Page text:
DECATUR — As students and visitors filed into the Lutheran School Association gym on Friday, scenes from news coverage of Sept. 11, 2001 played across a screen above the stage.
“Never forget,” read the caption.
Teacher Amy Yusko, who organized the assembly marking the 20th anniversary of that day, reminded the students and adults that 2,977 people died and more than 6,000 were injured when terrorists flew two planes into the Twin Towers of the World Trade Center, one into the Pentagon, and attempted to fly a fourth into another target believed to be the Capitol or the White House, but for the passengers who fought back and crashed the plane into a field in Pennsylvania.
“Sept. 11, 2001 was an incredibly tragic day in our country,” Yusko said. “We're here today to remember those lives, and the brave men and women who tried to save so many that day, the family and friends who lost someone they loved.”
The Rev. Brett Hinrichs, pastor of Mount Calvary Lutheran Church, thanked God for the freedom in the United States and the courage of the first responders.
“Continue to bind us together as one nation, under God, indivisible, with liberty and justice for all,” he said.
The students watched a video provided by Kevin Fagan, who worked at Ground Zero in the days following the attack, with the crews who were doing everything possible to get power back on and things working again. Those workers put in 16-hour days for six weeks, and Fagan said repairs were done in days that once would have taken weeks because of the dedication of those workers.
And he told the story of the “Survivor Tree,” a tree growing next to the Twin Towers that was buried under rubble when the buildings collapsed, but crews could see it wasn't dead, and the New York forestry service took that tree, nursed it back to health, and replanted it in 2010. It stands yet today, and when a photo of it before and after appeared on the screen above the stage, an audible wave passed over children and adults in the gym watching.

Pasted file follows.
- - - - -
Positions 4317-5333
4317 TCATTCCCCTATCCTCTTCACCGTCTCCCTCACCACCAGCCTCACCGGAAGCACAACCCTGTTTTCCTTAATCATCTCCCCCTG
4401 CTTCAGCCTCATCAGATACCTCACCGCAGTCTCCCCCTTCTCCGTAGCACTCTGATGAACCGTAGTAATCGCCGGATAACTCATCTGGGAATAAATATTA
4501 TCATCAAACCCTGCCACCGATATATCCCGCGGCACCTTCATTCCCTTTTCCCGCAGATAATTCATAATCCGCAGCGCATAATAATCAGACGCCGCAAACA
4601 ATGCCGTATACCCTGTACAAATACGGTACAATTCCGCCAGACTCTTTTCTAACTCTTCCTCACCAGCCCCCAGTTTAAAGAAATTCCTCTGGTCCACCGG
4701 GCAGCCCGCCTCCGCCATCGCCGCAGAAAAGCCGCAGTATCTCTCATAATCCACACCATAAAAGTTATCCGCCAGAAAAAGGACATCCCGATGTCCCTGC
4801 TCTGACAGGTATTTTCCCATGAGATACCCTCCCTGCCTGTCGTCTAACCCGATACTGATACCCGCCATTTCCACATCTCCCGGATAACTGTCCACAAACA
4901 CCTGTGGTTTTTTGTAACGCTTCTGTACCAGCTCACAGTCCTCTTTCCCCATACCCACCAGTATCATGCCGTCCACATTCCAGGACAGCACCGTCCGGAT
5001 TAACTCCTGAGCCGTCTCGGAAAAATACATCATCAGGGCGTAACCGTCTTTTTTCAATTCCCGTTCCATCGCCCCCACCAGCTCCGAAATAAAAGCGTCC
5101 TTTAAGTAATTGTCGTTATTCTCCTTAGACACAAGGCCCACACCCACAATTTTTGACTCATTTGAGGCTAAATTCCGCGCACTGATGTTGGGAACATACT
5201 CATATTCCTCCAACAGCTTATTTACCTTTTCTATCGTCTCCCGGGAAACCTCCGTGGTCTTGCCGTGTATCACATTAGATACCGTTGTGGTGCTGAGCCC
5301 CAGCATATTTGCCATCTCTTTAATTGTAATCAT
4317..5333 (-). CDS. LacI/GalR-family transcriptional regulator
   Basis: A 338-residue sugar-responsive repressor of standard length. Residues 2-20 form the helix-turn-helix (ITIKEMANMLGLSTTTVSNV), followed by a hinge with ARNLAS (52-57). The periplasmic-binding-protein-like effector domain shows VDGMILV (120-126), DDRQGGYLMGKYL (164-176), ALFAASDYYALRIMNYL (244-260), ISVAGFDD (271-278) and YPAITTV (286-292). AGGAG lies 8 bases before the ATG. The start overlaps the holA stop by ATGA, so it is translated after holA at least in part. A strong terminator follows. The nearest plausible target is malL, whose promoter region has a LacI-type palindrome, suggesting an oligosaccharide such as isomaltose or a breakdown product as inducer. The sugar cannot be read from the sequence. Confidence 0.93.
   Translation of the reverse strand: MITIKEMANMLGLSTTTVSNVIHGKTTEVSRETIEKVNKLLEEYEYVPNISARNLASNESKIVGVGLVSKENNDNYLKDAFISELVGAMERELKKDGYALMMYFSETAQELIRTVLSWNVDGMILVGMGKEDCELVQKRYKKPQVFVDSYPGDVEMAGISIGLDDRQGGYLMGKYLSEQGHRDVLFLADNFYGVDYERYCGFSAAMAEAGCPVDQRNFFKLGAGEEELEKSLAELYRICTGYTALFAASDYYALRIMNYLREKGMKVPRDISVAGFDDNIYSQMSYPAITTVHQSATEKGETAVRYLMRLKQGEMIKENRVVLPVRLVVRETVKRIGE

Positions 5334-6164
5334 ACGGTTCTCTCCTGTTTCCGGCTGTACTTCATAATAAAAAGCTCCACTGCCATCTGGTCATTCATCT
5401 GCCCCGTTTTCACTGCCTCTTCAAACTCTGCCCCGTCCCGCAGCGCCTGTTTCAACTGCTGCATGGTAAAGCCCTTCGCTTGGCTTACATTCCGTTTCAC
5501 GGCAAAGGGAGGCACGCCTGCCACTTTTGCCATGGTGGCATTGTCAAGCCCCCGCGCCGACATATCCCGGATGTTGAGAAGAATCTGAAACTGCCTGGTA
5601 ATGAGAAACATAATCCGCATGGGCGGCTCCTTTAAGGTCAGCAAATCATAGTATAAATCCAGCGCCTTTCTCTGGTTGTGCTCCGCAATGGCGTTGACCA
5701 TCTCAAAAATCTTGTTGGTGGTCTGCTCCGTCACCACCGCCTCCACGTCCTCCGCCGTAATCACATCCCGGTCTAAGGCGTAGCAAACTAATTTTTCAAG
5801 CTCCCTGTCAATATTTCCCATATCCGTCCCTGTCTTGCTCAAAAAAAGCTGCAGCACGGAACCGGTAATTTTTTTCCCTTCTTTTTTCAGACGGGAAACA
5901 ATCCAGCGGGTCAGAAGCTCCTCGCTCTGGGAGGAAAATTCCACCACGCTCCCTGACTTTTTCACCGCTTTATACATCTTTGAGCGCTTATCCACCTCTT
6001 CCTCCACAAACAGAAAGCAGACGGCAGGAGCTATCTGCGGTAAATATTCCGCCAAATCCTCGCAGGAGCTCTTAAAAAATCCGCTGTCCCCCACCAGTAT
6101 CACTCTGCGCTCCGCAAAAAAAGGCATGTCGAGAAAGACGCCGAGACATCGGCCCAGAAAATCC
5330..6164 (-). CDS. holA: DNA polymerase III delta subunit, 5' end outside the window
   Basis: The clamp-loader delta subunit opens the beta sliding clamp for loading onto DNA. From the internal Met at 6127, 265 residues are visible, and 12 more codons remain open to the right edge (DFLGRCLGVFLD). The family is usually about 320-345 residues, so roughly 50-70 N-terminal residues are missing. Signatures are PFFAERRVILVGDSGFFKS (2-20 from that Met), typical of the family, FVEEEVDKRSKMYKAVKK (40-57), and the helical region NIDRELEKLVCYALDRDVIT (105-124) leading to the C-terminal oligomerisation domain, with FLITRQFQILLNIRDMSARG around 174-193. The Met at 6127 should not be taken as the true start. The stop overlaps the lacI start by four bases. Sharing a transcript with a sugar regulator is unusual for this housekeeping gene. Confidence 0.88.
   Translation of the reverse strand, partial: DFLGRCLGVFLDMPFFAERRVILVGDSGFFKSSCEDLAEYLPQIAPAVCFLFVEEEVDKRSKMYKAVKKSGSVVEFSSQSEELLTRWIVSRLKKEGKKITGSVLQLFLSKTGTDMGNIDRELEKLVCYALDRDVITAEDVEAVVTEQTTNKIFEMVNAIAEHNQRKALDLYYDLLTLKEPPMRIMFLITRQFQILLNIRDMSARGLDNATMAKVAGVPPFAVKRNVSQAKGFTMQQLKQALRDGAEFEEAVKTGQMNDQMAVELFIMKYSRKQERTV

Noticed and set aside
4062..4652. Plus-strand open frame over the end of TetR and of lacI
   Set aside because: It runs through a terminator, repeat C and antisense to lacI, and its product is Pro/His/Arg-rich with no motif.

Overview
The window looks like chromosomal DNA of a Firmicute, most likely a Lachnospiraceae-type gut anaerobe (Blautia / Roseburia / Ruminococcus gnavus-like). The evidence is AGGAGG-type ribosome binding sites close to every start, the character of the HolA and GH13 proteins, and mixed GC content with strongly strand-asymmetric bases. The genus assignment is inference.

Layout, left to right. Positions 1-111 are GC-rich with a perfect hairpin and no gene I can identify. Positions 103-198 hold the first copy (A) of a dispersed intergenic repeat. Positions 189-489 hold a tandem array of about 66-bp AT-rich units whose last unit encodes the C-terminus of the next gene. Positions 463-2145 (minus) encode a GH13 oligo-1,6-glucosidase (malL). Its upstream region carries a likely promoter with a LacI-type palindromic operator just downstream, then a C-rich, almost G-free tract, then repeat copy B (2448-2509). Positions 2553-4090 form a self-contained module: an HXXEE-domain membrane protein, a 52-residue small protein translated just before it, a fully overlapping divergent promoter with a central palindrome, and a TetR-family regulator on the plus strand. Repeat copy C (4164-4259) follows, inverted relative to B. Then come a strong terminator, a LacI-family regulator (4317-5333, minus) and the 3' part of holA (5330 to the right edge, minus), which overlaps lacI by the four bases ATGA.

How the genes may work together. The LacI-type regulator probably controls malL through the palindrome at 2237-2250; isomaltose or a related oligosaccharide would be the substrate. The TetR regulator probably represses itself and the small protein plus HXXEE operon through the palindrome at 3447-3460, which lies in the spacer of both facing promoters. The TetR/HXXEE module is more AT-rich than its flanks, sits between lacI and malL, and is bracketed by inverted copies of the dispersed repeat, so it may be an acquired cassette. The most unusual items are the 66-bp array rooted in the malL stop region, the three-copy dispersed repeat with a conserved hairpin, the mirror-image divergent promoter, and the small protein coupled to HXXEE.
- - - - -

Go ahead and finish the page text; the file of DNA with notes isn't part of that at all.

“These acts of mass murder were intended to frighten our nation into chaos and retreat,” said President George W. Bush in a speech that night, which was played for the assembly. “But they have failed. Our country is strong. A great people has been moved to defend a great nation. Terrorist attacks can shake the foundation of our buildings, but they cannot touch the foundation of America.”
The Rev. Rob Goodwin, senior pastor of St. Paul's Lutheran Church, told the students of his own experience. He worked in an office on the 45th floor of a building next to Central Park in New York City, and he and his co-workers watched through a window as the second plane struck the Twin Towers. Yet even in the events of that day, he said, God worked through people who opened their hearts, who found ways to help and to be kind in a city where that was not the norm.
“God works through everything that happens in this world,” Goodwin said, and quoted Romans 8:28: “And we know that God causes everything to work together for the good of those who love God and are called according to his purpose for them.”
That day changed the course of Goodwin's life, he said, and helped him realize what is truly important.
Hinrichs, offstage out of sight, played “Taps” in honor of the lives lost that day, and the Rev. Bill Grueninger, also a pastor at St. Paul's, closed with a prayer asking God for peace for the people who lost loved ones, for those suffering aftereffects of fear and post-traumatic stress.
“You reign in this world, and you reign in our lives,” Grueninger prayed. “On this day that we remember the evil that this world can bring, we also remember your faithfulness. We remember your ability to save and we remember your ability to love. So, Almighty God, as we remember, remind us once again of who you are.”
Yusko organized the assembly as part of her desire to help students, who were not yet born on 9/11, respect and understand the events of that day, as she was taught about Pearl Harbor Day when she was a student.
“I feel it's my responsibility, as long as I am doing this job, to remember Sept. 11 and I will do that as long as I am teaching by teaching this to my students.”
Alex Mize, a freshman, said he was thinking about the people who knew someone in those buildings and how many hours they spent without knowing whether their family members or friends had escaped.
Freshman Emma Creviston said she was moved by the number of lives lost.
“I was thinking of how it's a tragedy and how much it impacted people,” she said. “All the families that lost friends and family. It's sad.”
Contact Valerie Wells at (217) 421-7982. Follow her on Twitter: @modgirlreporter